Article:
freedom part two: image & imperative

3 March, 2010

Well stuff keeps happening; at the moment it feels like the ground is shifting underneath my feet daily. But I’ll save the latest bit of news for another time, and get back to part two of yesterday’s post.

Throughout this term our tutor’s been encouraging us to really push into our metaphors and images, to inhabit them, to not be content to leave them where they are. I’ve dutifully listened and made notes and inwardly nodded, all the while thinking but how do I do that? What does that actually mean? And then in this particular workshop a couple of weeks ago it all started clicking into place for me.

Here’s the deal, as laid out by our tutor but paraphrased and interpreted by me.

Poetry is all about the dance between image and imperative. The image, or the metaphor, is the germ of the poem. And the imperative is the thought that’s wrapped up in that image. The combination of the two of them is what makes poetry poetry. As I’ve quoted my tutor before, a poem isn’t an atmosphere or a story. It’s a particular kind of thought – something you need to express in terms that are peculiar to you and to what it is you’re trying to say. And they both arrive at once, all tangled up together: an image occurs to you that is just right for expressing something that needs to be said or explored.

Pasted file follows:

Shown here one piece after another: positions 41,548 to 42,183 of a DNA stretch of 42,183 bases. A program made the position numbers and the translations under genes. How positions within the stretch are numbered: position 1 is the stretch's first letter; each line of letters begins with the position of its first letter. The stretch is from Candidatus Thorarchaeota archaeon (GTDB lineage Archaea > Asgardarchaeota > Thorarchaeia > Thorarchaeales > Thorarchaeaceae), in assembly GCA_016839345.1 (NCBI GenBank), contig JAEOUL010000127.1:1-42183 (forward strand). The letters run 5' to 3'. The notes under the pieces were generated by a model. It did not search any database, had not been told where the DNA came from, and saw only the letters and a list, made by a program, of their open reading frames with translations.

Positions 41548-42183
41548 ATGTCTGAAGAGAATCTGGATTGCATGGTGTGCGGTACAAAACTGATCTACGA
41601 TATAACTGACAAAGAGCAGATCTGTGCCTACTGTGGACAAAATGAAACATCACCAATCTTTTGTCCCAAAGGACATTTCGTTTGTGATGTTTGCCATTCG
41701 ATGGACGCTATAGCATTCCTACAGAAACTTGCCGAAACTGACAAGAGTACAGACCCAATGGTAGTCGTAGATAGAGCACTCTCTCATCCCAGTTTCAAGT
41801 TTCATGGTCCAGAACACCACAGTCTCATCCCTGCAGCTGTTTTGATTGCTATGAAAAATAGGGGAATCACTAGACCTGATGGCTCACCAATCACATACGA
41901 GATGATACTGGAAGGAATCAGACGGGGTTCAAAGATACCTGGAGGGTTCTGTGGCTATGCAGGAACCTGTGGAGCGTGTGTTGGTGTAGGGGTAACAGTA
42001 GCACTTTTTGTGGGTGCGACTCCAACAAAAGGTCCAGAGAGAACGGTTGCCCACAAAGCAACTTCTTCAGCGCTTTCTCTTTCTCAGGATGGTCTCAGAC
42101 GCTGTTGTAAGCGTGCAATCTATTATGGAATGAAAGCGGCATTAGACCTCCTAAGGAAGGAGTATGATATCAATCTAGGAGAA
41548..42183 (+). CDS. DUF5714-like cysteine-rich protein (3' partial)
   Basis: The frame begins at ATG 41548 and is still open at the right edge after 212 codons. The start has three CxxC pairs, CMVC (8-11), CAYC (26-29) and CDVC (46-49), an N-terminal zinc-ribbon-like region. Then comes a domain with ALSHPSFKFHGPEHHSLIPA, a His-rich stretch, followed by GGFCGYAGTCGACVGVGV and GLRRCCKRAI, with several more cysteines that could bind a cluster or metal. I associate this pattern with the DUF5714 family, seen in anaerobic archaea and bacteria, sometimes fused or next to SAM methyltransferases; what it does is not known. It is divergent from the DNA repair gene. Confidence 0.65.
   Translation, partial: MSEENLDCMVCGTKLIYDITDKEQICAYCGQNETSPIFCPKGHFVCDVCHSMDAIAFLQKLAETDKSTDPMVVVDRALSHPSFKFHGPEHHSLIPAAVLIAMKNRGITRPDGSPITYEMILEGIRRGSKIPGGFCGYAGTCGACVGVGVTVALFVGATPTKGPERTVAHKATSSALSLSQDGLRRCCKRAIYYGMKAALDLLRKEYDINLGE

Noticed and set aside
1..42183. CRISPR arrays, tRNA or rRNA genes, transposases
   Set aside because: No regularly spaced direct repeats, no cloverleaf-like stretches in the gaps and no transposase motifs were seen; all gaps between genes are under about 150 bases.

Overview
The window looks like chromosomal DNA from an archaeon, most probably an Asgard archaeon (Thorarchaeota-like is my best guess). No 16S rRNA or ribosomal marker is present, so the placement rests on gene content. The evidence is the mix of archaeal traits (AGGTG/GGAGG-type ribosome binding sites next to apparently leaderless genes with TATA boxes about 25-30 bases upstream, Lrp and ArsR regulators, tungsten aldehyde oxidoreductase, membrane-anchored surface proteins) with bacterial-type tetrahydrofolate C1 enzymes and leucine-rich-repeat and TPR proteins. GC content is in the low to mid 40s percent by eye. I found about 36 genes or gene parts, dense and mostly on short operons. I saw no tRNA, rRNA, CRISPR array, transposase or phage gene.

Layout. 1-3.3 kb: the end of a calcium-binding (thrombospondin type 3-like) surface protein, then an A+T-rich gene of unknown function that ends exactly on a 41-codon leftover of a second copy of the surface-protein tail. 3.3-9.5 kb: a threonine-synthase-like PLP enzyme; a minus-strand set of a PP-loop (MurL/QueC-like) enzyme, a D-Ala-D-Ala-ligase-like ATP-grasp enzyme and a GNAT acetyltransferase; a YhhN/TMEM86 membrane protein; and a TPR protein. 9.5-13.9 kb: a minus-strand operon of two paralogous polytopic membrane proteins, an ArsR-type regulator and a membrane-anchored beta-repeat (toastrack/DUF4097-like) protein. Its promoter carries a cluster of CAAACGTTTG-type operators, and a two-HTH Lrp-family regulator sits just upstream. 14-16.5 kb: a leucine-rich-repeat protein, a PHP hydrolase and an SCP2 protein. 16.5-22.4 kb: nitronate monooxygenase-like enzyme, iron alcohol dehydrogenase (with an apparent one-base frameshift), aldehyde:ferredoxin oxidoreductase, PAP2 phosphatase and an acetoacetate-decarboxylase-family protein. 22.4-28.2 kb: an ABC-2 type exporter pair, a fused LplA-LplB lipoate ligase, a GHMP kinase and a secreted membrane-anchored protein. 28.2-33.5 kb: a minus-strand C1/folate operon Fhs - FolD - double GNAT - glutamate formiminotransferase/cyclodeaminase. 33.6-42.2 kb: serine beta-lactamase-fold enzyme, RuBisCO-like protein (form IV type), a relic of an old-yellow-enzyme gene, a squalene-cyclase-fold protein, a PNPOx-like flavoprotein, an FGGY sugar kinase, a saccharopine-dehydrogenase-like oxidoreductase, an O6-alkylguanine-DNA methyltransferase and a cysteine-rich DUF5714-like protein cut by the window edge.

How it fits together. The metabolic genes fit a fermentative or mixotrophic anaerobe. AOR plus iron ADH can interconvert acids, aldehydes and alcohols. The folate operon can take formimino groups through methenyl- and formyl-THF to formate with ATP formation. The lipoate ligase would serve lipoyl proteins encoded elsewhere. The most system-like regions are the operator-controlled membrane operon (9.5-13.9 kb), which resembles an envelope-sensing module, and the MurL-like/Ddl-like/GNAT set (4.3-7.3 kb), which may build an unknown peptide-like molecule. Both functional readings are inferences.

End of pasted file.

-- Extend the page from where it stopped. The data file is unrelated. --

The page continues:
This is absolutely what it’s like for me, what it is for me, 100%. But if I’ve never really seen it in such simple terms. It’s always been incredibly nebulous and frustratingly hard to pin down.

But here’s the revelation, for me. Writing poetry is all about the dance between the two things. We’ve been talking about this all term but it’s only now beginning to dawn on me. Which gives you a clear way forward when you’re trying to write. Writing is essentially a continual going back and forward between the image and the imperative, and seeing how they lead one another on.

So you’ve got a first draft. Go back to your images. Push them around. See what they might be saying about the emotional state of the of the poem. Dig a little deeper. What do they say? Are they saying what you want them to?